The negotiation of the tripartite 'single national collective agreement', which provides a minimum basic framework for employment conditions, is the major occasion for tripartite dialogue to address gender issues, although these do not usually take the form of a special chapter, but are integrated into the normally negotiated topics, such as wages or working time. The provisions recommend non-discriminatory attitudes at the workplace but with no obligation to develop special action plans.

At the company level, the collective agreement is now an active instrument for promoting gender equality and for incorporating an equality perspective into company policies. So far, no particular initiatives regarding gender equality plans at the company level can be identified.

Content of gender equality policies at the workplace

Gender equality policies at the workplace are mainly generated at the national level, via the single national collective agreement, which stipulates women’s protection at the workplace in many respects, including the following.

  • Working time. The employer must permit women to continue in their previous job after the statutory two years of parental leave. Where women do not take parental leave, they may benefit from reduced working time (by up to two hours a day) or may request flexible working without any negative effects on their basic wages and seniority. Where their children are younger than six years' old and there is no kindergarten available, mothers may work half time, but this is considered full-time work for the purpose of calculating seniority.
  • Working conditions. Starting from the fifth month of pregnancy, women may not work during the night or be forced to work overtime, to travel for work purposes or to change their workplace without their consent. In companies with more than 50 employees, if women make up more than 20% of the workforce, the company health and safety committee must include at least one woman.
  • Payment system and other financial rights. Equal payment is guaranteed for workers with the same educational background and position. The employer must make up for at least five weeks the difference between the basic wage of women on maternity leave and the legal allowance for such leave.
  • Employment policies. In the event of workforce reductions, women may be made redundant only as a last resort if they have children or have less than three years until retirement.
  • Work environment. There are some provisions regarding the discouragement of sexual harassment at the workplace.

At sector/company level, collective agreements may introduce further gender equity measures, without reducing the minimum conditions set up above. Until now, no specific regulations have been introduced to support special equality plans at the company level, and no studies have been conducted on the issue, though gender-related studies have frequently been carried out by research institutes.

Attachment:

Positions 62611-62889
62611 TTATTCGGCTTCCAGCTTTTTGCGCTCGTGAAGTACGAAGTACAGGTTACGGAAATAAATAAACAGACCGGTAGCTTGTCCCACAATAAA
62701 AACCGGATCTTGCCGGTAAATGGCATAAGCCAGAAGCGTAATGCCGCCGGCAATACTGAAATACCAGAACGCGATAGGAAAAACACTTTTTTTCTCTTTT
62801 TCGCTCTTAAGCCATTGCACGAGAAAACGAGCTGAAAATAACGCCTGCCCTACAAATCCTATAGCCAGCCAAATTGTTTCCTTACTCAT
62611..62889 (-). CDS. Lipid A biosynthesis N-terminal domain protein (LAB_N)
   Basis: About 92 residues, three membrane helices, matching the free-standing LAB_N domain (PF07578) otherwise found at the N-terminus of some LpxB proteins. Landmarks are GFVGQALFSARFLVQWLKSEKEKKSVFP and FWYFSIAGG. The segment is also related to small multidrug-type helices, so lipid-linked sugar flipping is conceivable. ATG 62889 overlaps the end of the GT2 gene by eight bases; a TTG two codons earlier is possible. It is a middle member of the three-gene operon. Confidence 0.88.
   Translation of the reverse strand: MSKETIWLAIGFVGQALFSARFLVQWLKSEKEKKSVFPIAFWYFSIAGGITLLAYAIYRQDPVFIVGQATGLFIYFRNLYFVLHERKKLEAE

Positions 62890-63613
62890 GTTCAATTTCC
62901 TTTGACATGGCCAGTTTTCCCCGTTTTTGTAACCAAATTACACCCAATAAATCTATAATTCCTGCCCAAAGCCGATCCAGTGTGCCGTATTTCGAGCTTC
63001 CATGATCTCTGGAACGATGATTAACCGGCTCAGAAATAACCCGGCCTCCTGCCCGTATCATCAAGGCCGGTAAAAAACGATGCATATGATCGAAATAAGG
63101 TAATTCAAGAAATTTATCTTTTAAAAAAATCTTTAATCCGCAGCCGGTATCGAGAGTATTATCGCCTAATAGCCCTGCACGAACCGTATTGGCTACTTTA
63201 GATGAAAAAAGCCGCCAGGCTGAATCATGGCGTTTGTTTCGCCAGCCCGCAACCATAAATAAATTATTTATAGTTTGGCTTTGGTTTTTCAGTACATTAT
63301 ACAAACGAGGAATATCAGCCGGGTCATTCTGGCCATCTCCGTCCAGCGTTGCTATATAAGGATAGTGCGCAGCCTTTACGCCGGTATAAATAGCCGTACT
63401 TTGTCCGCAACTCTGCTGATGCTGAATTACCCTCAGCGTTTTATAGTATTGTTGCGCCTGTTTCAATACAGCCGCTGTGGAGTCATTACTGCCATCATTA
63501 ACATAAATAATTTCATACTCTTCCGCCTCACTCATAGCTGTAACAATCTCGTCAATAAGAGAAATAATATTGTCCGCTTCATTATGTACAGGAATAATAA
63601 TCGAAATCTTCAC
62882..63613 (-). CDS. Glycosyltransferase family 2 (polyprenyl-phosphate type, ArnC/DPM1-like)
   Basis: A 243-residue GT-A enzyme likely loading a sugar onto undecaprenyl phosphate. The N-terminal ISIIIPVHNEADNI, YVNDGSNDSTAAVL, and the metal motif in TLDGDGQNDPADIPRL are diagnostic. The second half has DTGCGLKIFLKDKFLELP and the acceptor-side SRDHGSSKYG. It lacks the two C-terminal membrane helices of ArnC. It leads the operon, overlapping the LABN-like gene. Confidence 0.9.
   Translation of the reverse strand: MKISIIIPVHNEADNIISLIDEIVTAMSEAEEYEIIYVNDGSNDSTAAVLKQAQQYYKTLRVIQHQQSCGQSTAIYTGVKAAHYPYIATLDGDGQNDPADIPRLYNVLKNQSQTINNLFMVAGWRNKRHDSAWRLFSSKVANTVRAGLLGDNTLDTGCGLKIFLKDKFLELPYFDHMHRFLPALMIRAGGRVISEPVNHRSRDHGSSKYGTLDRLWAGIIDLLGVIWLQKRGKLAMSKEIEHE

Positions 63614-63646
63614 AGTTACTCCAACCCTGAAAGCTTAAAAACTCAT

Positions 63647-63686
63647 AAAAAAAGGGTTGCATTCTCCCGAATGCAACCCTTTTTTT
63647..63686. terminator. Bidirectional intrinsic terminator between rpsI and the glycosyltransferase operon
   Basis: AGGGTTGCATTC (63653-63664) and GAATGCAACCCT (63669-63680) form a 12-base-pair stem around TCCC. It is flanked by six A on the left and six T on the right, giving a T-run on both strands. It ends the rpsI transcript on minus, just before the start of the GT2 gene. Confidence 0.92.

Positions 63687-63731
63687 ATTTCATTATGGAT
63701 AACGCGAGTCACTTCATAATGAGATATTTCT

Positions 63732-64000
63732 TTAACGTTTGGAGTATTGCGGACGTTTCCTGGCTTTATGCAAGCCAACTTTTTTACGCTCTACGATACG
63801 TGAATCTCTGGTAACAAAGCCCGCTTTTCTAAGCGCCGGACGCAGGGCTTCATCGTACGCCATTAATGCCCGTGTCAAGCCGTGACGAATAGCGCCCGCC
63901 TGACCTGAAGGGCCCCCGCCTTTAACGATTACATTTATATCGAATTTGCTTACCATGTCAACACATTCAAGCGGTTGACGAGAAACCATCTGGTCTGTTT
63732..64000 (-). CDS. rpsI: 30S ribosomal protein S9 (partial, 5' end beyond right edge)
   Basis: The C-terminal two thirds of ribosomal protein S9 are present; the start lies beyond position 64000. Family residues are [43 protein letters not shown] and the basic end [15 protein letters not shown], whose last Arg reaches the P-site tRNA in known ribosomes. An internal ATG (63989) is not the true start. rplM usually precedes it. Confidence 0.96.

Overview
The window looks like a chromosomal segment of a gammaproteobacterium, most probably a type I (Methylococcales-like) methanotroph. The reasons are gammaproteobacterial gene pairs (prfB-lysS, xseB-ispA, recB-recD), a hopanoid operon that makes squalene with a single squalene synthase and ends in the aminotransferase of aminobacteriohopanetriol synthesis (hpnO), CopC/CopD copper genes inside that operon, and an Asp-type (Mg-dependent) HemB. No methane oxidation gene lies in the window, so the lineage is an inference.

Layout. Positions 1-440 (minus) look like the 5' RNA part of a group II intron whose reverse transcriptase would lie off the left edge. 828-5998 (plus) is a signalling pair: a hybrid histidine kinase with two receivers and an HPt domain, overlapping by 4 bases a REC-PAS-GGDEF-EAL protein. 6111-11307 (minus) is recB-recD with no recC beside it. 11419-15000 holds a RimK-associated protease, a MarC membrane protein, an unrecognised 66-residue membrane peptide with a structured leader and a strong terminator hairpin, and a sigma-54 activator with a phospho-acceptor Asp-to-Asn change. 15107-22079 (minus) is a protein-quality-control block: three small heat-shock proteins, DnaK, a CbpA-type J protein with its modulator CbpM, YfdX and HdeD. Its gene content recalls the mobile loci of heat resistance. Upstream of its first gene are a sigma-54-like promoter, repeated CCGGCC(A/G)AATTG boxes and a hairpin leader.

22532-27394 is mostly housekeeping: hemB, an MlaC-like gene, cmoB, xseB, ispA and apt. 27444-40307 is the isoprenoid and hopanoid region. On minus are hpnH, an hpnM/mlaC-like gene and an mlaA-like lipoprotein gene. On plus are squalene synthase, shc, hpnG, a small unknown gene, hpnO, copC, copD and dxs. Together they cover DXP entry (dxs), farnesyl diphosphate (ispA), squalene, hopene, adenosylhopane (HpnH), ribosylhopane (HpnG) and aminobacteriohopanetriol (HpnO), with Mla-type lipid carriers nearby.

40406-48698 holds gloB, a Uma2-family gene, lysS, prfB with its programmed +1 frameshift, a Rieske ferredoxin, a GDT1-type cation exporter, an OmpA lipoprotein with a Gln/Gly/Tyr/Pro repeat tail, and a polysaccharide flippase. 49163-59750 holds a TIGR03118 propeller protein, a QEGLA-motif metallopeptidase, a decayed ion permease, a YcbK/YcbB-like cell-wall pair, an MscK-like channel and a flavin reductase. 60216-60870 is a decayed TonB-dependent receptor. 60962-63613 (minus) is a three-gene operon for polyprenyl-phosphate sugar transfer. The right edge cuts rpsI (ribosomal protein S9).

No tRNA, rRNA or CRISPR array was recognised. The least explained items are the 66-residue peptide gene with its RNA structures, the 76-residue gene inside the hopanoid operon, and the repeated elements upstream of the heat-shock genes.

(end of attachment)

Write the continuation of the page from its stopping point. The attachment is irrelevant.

Commentary

In Romania, equal treatment and equal opportunities for women and men have been guaranteed by legislation for a long time and, especially in the 1980s, progress was made in increasing women's participation in economic and social life. However, in the context of recent economic restructuring and downturn, even though norms on women’s protection at the workplace have been strengthened, only few women have had the courage to make use of all legal provisions.

Women’s wages are, on the average, 20% lower than men’s, but this is only in part due to directly unfair treatment, as women more often work in low-paid sectors (agriculture, light industry, services and trade etc). Nevertheless, bargaining over individual employment contracts and the 'wage confidentiality' principle favour lower basic wages for women, whose access to additional wage incentives is also narrower.

Women are poorly represented at management level (making up around a quarter of managers) and their careers progress more slowly. Only 0.6% of the female labour force are employers and about 16% are self-employed.

The main challenge for Romania in gender issues is bridging the gap between policy and practice. As stated in the European Commission's 2003 Regular Report on Romania’s progress towards accession, 'further actions are needed to translate into action the principle of equal treatment between women and men as regards access to employment'. It is noted that among the EU acceding and candidate countries, 'Romania is the first to have a functioning equality body', the CNCD. While some steps have been taken to implement the National Action Plan for Equal Opportunities, overall progress has been limited. The setting up of a National Agency for Equal Opportunities between Women and Men is at a preparatory stage and should be completed in 2005. (Valentina Vasile, Institute of National Economy)